Latest Digestion News
THURSDAY, May 24, 2018 (HealthDay News) -- Someday doctors may be able to diagnose gastrointestinal (GI) problems without invasive tests by asking patients to swallow a capsule containing a small, bacteria-laced sensor.
The so-called "bacteria on a chip" method pairs tiny electronic sensors with laboratory-enhanced bacteria that react to bleeding in the stomach and other GI disturbances. The sensors then pick up those reactions and send a wireless alert to doctors.
The results of animal tests, involving pigs, have been encouraging. But results of animal research are not always the same in humans.
"Both ingestible electronics and engineered biosensors are diagnostic tools that are being explored by numerous research groups and hold great promise in the future development of new diagnostics," said study lead author Mark Mimee. He's a researcher at Massachusetts Institute of Technology's microbiology program.
In the lab, Mimee's team engineered E. coli cells to give off light when they come into contact with key compounds found in blood.
The engineered cells were placed on a tiny sensor and put into a 1.5-inch digestible capsule. The sensor is covered with a semipermeable seal that lets molecules in the pig's GI tract come into contact with the light-emitting bacteria once the capsule is swallowed.
Phototransistors -- battery-powered electronic chips placed beneath the bacteria -- continuously measure any light that's produced.
For as long as the battery lasts -- about six weeks -- that data can be wirelessly relayed to a computer or smartphone for analysis.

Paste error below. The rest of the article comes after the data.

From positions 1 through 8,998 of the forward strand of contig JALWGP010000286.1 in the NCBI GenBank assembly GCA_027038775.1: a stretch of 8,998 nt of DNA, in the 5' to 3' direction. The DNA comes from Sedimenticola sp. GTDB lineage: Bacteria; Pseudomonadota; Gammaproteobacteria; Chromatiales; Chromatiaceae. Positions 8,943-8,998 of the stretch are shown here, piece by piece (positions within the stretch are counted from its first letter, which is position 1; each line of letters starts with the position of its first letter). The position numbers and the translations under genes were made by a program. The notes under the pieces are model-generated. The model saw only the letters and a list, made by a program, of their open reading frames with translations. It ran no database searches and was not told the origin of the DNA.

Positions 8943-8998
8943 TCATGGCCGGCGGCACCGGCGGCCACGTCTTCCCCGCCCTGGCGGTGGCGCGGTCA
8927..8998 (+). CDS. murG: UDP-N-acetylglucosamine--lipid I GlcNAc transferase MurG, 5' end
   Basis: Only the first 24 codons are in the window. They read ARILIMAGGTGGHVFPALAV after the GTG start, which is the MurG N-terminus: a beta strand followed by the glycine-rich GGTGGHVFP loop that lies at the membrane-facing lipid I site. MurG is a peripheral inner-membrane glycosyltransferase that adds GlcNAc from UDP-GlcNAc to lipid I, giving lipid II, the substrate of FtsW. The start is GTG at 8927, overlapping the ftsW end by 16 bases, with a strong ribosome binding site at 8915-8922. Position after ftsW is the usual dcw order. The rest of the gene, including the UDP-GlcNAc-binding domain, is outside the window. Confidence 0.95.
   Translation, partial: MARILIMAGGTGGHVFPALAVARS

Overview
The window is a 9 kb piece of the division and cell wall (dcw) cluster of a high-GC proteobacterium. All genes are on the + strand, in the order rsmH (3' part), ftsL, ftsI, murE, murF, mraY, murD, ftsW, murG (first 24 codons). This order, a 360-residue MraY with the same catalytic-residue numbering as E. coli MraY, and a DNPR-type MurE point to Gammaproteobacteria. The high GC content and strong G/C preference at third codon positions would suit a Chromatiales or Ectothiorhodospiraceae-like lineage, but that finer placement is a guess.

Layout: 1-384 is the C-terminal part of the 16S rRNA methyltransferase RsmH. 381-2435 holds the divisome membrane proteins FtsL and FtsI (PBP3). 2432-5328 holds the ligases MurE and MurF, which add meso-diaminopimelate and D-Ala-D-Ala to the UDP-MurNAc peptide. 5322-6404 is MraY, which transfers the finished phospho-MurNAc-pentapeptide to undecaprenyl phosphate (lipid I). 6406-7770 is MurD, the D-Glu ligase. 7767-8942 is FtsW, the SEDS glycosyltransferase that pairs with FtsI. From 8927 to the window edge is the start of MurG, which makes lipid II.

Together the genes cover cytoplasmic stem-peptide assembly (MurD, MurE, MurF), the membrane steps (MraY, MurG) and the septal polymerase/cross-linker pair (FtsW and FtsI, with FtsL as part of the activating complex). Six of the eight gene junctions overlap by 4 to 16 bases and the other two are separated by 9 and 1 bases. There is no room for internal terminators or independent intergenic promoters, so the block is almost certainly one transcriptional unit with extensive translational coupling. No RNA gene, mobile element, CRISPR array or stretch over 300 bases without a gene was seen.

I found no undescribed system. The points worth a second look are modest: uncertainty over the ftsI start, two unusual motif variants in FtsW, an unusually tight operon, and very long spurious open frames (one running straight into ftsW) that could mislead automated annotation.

The sensor system accurately detected the presence of blood in the GI tract of pigs, without the need for standard invasive diagnostic techniques -- such as an endoscopy -- that would likely require patient sedation.
"Gastrointestinal bleeding is linked to a variety of ailments, including gastric ulcers, inflammatory bowel disease and colorectal cancer," Mimee noted. "However, we think the future development of additional biosensors to markers of inflammation or liver function could broaden the potential clinical utility of the device."
The capsule is still a prototype and has not been tested in humans. It will take several years to develop a device that can safely diagnose or monitor human disease, he said.
Should such a tool eventually come to market, Mimee said it would likely cost no more than $10 to $100, because both bacteria and the electronics are relatively inexpensive to produce.
The research team has already designed similar sensors to detect signs of both inflammation and infection, though neither has yet been tested in animals. Investigators also hope to reduce the size of the capsule so it would be easier to swallow.
Mimee and his colleagues discussed their findings in the May 24 online edition of Science.
Dr. Peter Gibson, director of gastroenterology at Alfred Hospital and Monash University in Melbourne, Australia, wrote an editorial that accompanied the study. He called the way the researchers outfitted a swallowable capsule with engineered bacteria "clever."
At the same time, Gibson noted that capsule technology has been used for many years. And, he said, techniques employed in the current study do not yet amount to a new diagnostic method, but are rather a first-step "proof of concept of how one can be developed."
Gibson said the particular mechanism Mimee's team explored "has no role in clinical medicine as presented," and its eventual usefulness remains to be seen.
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